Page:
Media efforts to fabricate a racial motivation in the Atlanta shootings are irresponsible.
On Tuesday, 21-year-old Robert Aaron Long killed eight people and injured multiple others in a shooting rampage at three massage parlors in the Atlanta metro region. The police stopped and arrested Long on Interstate 75 on Tuesday night as he was on his way to Florida, possibly to continue his massacre, according to the Washington Post. Long is currently charged with eight counts of murder and one count of aggravated assault.
Long revealed his motivations to investigators, saying he targeted the businesses “for providing an outlet for his addiction to sex.” Six of the eight victims in the shooting rampage were women of Asian descent, and two were white men. When asked by reporters, Cherokee County Sheriff's Captain Jay Baker stated that investigators explicitly asked Long if his attack was racially motivated. He said that it was not.
Aside from an uncorroborated claim reported in a South Korean newspaper, no credible evidence suggests that anti-Asian prejudice was a factor. As the investigation proceeds, that may change, but deliberately to spin the story at this point as an act of white supremacist terror is irresponsible.
Sadly, however, many mainstream media outlets have become indistinguishable from propaganda mills. “How Racism and Sexism Intertwine to Torment Asian-American Women,” reads one New York Times headline on the shootings. An NBC article laments “America’s sexualized racism problem.” A USA Today news article asks, “Who gets to decide what is racism, hate? Atlanta shootings renew debate over white violence, privilege.” A CNN op-ed declares, “In one sense, it’s immaterial whether the accused killer in the Atlanta spa shootings admits to a racist motivation” (emphasis mine). Perhaps the most atrocious headline belongs to The Root: “Whiteness Is a Pandemic.” It is not an exaggeration to say that the woke media’s racial obsession has become hallucinatory. In a viral segment on The Daily Show, Trevor Noah spun a claim out of thin air, asserting, “The Atlanta shooter blamed a specific race of people for his problems, and then murdered them because of it. If that’s not racism, then the word has no meaning.”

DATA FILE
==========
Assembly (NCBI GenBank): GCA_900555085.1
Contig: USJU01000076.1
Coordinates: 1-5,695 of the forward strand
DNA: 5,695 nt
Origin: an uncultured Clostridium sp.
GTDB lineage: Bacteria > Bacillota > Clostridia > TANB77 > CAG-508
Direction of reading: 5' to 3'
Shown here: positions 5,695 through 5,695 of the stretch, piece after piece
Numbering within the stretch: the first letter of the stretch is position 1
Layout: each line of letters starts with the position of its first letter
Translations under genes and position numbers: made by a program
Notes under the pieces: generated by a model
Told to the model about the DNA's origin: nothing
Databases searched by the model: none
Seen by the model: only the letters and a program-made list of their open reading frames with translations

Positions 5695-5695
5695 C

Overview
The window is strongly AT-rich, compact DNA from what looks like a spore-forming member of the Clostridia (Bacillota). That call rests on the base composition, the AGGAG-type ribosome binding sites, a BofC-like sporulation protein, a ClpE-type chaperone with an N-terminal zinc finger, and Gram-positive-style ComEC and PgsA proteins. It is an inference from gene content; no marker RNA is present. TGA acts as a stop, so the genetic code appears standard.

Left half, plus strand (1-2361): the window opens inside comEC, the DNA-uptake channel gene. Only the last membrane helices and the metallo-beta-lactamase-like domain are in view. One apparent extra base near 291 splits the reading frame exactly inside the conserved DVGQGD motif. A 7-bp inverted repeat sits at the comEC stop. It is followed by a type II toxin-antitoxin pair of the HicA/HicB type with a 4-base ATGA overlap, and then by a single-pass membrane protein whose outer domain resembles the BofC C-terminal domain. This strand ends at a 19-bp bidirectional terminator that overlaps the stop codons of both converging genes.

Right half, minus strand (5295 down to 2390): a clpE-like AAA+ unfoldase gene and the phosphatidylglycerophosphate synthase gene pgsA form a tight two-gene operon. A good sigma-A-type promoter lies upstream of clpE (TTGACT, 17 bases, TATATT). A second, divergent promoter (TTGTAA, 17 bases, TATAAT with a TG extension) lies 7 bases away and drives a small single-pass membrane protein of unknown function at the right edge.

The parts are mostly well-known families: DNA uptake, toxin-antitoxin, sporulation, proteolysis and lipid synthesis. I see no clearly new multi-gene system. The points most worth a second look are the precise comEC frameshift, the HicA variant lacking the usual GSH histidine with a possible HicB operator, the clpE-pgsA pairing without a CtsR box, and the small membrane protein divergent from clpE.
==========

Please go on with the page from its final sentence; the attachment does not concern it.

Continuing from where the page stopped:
None of this is to deny that xenophobic and anti-Asian sentiments seem to be on the rise. While comprehensive, rigorous data are not available, a new study has found that hate crimes against Asians rose nearly 150 percent in America’s 16 largest cities over the past year. But this fact does not justify the fabrication of anti-Asian bigotry in situations where there is no evidence it exists.
The misguided focus on race in this case has sidelined more relevant issues: gender violence, sex addiction, and mental health. Long was a deeply troubled man who both hated the pornography industry and was addicted to its content. According to Tyler Bayless, Long’s former sober-living facility roommate for a few months in 2019 and 2020, Long was a devout Christian but couldn’t resist the desire to visit massage parlors to have sex with employees. “I’ll never forget him looking at me and saying, ‘I’m falling out of God’s grace,’” Bayless said of an occasion when Long confessed a relapse. He couldn’t control his temptations, so he aimed to eliminate them.
As of this writing, there is no reason to believe that the Atlanta killer was racially motivated, but in today’s climate, the default interpretation of any ambiguous situation involving racially diverse parties is racial prejudice.
Photo by Megan Varner/Getty Images
City Journal is a publication of the Manhattan Institute for Policy Research (MI), a leading free-market think tank. Are you interested in supporting the magazine? As a 501(c)(3) nonprofit, donations in support of MI and City Journal are fully tax-deductible as provided by law (EIN #13-2912529).